As I wrote above, not one of these commendable restatements of the facts of federalism seems to be tripping up those lawmakers who agree with the broad strokes of the bill. The problem is one particular provision stripped by House leadership from the original language.
State representative Doug Funderburk, the sponsor on the House side, informed his colleagues in the Senate that he deleted from the House-approved version of the bill a provision that would have prevented any state law enforcement officer who participated in the federal gun grab from working as a law enforcement officer in the Show Me State ever again.
“I don’t want to risk a good law enforcement officer’s career on the potential that they may have made a one-time mistake in the carrying-out of their duties,” Funderburk explained.
That change could prove fatal for the future of the bill in the state Senate.
State senator Brian Nieves, the bill’s primary sponsor in the Senate, wants that provision put back in or he will refuse to bring the compromise measure to the senate floor. In fact, he was so opposed to the revision that he refused to sign off on the compromise language when presented to the compromise committee on which he sat.
Nieves reportedly said that the removal of that penalty changed the bill into something “too different” from the one he advocated, leaving it “toothless.”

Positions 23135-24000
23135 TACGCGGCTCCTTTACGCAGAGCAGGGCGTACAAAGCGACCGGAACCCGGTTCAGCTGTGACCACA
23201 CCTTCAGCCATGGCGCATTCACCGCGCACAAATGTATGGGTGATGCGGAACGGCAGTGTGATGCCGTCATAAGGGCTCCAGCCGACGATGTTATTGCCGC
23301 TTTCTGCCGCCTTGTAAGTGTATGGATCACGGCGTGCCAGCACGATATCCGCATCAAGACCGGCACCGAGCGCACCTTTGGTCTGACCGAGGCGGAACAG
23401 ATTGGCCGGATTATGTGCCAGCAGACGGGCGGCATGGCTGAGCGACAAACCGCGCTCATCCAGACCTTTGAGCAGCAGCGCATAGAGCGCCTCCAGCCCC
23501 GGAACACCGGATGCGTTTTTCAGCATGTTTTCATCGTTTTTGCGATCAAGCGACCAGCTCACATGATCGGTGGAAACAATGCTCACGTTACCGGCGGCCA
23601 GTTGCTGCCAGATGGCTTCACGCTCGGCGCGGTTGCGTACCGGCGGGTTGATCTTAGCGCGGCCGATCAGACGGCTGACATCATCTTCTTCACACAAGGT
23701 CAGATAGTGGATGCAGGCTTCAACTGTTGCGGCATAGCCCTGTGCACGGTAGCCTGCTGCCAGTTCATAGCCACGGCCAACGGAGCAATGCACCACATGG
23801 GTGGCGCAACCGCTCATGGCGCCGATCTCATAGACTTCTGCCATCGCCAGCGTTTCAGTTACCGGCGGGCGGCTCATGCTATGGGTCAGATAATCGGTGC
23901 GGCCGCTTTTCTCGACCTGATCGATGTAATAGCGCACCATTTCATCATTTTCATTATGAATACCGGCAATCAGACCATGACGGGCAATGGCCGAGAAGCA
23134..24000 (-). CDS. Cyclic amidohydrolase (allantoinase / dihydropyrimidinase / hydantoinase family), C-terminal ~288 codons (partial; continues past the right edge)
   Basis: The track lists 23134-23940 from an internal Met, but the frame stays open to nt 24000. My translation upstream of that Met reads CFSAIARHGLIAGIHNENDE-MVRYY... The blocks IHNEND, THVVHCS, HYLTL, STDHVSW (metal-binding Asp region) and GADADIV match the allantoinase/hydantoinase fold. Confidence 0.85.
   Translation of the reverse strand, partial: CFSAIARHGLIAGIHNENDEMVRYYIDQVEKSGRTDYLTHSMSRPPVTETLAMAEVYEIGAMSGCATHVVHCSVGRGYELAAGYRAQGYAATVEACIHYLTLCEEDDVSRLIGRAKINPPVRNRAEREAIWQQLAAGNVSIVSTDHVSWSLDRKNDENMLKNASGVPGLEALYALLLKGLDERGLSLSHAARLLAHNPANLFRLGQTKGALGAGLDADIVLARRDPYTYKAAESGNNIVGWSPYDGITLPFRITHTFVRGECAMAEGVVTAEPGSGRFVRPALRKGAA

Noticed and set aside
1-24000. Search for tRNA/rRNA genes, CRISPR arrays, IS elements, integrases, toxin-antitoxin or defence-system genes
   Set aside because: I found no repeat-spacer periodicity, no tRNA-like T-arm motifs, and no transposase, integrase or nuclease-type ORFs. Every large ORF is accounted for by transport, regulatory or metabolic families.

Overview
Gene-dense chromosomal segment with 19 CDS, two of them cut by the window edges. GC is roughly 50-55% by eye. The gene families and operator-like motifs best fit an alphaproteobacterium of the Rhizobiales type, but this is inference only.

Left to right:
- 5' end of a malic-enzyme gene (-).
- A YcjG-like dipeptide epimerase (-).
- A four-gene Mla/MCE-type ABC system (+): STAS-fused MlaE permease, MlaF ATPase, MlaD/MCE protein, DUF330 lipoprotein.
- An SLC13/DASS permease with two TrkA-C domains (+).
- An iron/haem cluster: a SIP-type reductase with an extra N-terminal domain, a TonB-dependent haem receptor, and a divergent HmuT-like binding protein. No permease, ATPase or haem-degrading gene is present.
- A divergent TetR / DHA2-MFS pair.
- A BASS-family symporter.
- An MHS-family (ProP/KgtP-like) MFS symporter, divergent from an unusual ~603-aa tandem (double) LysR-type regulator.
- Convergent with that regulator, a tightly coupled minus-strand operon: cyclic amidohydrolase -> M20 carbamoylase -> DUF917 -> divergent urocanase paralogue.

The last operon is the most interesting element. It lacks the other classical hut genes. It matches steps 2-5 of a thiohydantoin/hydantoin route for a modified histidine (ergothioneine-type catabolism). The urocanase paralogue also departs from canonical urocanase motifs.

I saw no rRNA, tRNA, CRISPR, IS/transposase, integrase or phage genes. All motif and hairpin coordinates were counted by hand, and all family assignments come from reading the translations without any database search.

“There’s nothing in the bill now that would create the healthy pause we were looking for,” Nieves said. “Once I saw there were no more teeth I knew I wasn’t going to bring it up.”
A story on the controversy published in the St. Louis Post-Dispatch reports on Representative Funderburk’s response to the ultimatum of Nieves:
Funderburk said he would not back down on removing the penalties for police officers. He said he’d made a commitment to law enforcement officers that he would do nothing to make it harder for them to do their jobs or partner with federal authorities. On the House floor, he said the penalty could deny a life-long calling to someone who just made a mistake.
This disagreement among otherwise like-minded legislators has given the anti-firearm faction the space they need to sneak in and scuttle the legislation.
State Representative Judy Morgan, for example, demonstrated her lamentable lack of understanding of the role of states in our Republic and her own constitutionally mandated oath to support the Constitution, when she said that any state attempt to nullify federal gun laws was “unconstitutional.”
She warned that the nullification laws would be effectively nullified themselves by the federal judiciary.
Nowhere in the Constitution are the federal courts authorized to strike down state laws. As constitutional scholar Von Holtz wrote, “That our national government, in any branch of it, is beyond the reach of the people; or has any sort of ‘supremacy’ except a limited measure of power granted by the supreme people is an error.”
Out of legislative necessity, the battle that is brewing will be brief. The current session of the legislature ends Friday evening and any bill must be agreed to before that deadline if it is to be sent to the governor.
Getting the governor to go along with a bill protecting the right of Missourians to keep and bear arms is another hurdle, but unless erstwhile allies can come together and agree on language, the issue may never get that far.
Image: Missouri state flag
Joe A. Wolverton, II, J.D. is a correspondent for The New American and travels nationwide speaking on nullification, the Second Amendment, the surveillance state, and other constitutional issues. Follow him on Twitter @TNAJoeWolverton and he can be reached at